Federal regulators Wednesday approved Biogen Idec Inc.’s first pill to treat multiple sclerosis, a decision that cements the Weston biotechnology company’s dominance in the market for MS treatments and could allow thousands of patients to stop taking drugs by needle or through intravenous infusions.
The Food and Drug Administration said Biogen Idec can sell the treatment, called Tecfidera, in the United States in the form of a capsule to be taken twice a day. Analysts have projected Tecfridera could become one of the best-selling drugs of all time by the end of the decade if MS patients shift from existing therapies now on the market.
The company said it expects to start making the drug available within days.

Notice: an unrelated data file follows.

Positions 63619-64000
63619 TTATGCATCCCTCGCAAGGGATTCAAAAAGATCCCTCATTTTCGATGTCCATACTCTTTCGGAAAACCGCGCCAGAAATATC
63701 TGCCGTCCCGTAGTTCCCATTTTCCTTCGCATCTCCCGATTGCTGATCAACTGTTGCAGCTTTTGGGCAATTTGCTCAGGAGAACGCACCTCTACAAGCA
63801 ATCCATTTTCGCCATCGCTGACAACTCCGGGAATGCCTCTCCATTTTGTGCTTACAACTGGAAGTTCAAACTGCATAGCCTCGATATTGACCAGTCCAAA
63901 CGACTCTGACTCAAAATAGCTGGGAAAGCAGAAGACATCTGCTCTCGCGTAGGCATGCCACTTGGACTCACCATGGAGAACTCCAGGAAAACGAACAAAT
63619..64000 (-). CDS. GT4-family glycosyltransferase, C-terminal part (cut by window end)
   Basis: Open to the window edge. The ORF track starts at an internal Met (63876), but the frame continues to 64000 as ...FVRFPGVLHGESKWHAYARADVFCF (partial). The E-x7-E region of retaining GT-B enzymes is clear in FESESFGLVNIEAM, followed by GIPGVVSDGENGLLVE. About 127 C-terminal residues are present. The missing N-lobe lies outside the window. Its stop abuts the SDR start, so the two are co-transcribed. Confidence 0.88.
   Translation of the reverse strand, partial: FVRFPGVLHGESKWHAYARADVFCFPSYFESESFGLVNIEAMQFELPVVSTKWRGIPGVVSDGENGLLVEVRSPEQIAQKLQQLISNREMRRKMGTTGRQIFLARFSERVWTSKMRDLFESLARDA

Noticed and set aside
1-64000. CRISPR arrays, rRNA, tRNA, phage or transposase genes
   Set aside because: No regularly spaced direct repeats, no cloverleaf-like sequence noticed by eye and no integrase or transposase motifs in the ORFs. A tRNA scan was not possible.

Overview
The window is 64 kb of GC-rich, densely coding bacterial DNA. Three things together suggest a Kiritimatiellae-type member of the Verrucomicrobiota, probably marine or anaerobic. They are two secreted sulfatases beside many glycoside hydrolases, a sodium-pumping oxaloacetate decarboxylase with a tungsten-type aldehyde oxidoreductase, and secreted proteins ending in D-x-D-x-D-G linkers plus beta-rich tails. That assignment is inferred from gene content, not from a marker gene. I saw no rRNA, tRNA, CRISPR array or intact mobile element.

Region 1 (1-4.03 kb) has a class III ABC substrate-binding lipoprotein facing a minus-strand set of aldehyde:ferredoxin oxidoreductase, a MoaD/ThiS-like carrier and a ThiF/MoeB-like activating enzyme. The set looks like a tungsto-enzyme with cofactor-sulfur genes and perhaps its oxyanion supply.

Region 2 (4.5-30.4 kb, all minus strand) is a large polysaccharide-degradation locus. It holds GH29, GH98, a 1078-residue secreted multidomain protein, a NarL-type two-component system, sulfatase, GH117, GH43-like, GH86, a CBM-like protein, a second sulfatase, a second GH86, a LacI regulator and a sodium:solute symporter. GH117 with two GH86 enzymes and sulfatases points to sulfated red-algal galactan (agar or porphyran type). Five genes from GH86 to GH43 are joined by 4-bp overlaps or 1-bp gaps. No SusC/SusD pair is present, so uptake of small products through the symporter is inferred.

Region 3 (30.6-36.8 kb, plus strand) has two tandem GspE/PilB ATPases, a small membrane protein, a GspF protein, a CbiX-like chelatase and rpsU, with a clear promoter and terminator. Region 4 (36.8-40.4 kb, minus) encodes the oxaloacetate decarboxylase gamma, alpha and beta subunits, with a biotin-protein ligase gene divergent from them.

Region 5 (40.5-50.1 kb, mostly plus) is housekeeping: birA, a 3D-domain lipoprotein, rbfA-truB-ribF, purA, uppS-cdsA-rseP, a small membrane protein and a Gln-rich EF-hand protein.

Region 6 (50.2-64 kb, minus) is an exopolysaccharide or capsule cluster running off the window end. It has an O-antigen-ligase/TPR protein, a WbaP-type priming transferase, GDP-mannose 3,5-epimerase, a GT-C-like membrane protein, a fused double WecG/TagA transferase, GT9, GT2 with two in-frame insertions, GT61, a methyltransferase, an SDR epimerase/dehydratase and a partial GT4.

MS, one of the most common causes of neurological disability in young adults, is an autoimmune disorder that affects the central nervous system of about 400,000 people in the United States and 2.5 million globally. It disrupts communication between the brain and other parts of the body. Most people experience their first MS symptoms between the age of 20 and 40.
“No drug provides a cure for multiple sclerosis so it is important to have a variety of treatment options available for patients,” Dr. Russell Katz, director of the Division of Neurology Products in the FDA’s Center for Drug Evaluation and Research, said in a statement. “Multiple sclerosis can impair movement, sensation, and thinking and have a profound impact on a person’s quality of life.”
Biogen Idec already markets two injectable MS drugs, Avonex and Tysabri.